Time to get up: Too much sitting has long-term impacts on brain healthApril 20, 20181 min read
A recent study looking at adults between the ages of 45 and 75 observed worse brain health among those who spend more time sitting. One concerning element of the study was that the part of the brain examined in the study was the medial temporal lobe, which is important for memory.
This could have implications not only for individual health, but also workplaces and societies. How can public policies help us sit less, move more, and promote our brain health and cognitive reserve as we get older?
More research is needed to understand how living a sedentary lifestyle impacts the brain. However, there is an overwhelming body of evidence to inform the public on how to help increase cognitive reserve throughout their lifetime.
Attend the 14th Global Conference on Ageing to hear from international experts on the roles that individuals, health professionals, governments, industry leaders, and civil society can have in this public health issue (www.ifa2018.com).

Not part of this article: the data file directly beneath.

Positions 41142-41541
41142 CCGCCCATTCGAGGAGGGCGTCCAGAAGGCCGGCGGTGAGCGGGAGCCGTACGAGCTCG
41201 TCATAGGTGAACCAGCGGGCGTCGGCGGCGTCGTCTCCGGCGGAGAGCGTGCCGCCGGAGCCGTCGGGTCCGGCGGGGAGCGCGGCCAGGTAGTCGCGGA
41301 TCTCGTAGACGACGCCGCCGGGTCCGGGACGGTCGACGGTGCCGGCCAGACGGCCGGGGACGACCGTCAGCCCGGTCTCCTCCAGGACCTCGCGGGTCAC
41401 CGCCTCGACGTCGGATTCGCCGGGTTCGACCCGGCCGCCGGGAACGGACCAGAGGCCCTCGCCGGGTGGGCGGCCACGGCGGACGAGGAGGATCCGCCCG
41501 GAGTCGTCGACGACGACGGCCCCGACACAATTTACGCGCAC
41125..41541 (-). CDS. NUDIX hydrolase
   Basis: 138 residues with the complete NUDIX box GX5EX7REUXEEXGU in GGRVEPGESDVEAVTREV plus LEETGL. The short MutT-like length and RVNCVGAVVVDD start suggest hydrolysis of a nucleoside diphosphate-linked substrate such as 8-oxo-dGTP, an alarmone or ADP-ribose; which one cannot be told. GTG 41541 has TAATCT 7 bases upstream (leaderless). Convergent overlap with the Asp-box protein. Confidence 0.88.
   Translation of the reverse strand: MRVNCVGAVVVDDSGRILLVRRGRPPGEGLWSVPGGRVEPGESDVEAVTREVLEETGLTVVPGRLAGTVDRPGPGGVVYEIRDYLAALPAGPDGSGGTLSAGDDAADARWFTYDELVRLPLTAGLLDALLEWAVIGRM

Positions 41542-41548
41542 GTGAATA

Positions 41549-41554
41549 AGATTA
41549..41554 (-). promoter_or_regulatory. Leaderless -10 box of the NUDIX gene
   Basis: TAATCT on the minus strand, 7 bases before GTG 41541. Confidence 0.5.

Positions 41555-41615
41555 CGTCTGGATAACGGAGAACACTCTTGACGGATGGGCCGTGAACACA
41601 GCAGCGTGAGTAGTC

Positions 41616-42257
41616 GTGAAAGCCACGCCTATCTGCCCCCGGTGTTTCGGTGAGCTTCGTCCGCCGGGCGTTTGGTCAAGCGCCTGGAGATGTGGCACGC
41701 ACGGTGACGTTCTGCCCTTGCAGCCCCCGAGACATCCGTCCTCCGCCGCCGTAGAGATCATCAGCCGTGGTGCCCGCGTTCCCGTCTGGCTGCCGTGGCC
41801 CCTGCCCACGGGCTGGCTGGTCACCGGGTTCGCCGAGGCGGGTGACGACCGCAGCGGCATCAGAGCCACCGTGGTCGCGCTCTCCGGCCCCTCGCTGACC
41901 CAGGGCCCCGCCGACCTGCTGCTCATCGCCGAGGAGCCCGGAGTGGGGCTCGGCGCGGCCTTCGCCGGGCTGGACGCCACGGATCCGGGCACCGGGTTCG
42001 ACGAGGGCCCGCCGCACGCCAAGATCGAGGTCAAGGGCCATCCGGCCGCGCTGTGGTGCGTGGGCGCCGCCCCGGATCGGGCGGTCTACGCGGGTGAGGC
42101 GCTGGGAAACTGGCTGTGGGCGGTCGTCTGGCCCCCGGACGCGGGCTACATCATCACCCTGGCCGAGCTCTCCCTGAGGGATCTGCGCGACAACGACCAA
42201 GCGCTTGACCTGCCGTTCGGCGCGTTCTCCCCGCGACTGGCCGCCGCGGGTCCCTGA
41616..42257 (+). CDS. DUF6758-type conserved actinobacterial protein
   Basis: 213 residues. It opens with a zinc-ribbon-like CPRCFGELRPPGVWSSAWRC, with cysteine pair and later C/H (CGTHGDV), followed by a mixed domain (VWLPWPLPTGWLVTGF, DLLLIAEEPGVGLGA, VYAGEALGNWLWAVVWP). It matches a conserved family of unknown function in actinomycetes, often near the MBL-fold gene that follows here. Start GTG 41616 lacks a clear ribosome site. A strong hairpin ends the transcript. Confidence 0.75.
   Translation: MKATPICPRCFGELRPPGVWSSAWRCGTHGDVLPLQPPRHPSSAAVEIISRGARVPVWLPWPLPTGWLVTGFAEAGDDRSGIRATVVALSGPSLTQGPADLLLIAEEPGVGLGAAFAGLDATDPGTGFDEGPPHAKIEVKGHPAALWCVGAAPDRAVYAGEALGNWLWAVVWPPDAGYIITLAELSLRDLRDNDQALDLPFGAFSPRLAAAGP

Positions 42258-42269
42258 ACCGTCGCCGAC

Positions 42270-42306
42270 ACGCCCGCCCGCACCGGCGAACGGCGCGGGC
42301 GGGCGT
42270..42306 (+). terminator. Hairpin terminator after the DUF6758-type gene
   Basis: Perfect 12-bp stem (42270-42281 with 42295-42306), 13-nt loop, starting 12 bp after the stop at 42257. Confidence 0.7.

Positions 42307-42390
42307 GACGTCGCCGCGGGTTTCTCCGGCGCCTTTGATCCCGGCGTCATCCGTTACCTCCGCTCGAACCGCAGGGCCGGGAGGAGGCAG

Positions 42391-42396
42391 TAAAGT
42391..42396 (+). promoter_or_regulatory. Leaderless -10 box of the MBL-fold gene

Many of the IFA experts have knowledge and expertise on how to promote and maintain brain health and cognitive reserve. For example, Dr. Kaarin Anstey is a psychology and neuroscience expert who explores the epidemiology of cognition and dementia. Similarly, Prof. Perminder Sachdev is a neuropsychiatry expert revolutionizing understanding of the ageing brain, apropos of lifestyle choices. Explore the IFA Expert Centre to learn even more about what leaders in the field of ageing are doing to promote cognitive reserve.
Prof. Kaarin Anstey Director, UNSW Ageing Futures Institute
Psychology and neuroscience expert exploring the epidemiology of cognition and dementia
Prof. Perminder Sachdev Co-Director of the Centre for Healthy Brain Ageing (CHeBA)
Neuropsychiatry expert revolutionizing our understanding of the ageing brain, apropos of lifestyle choices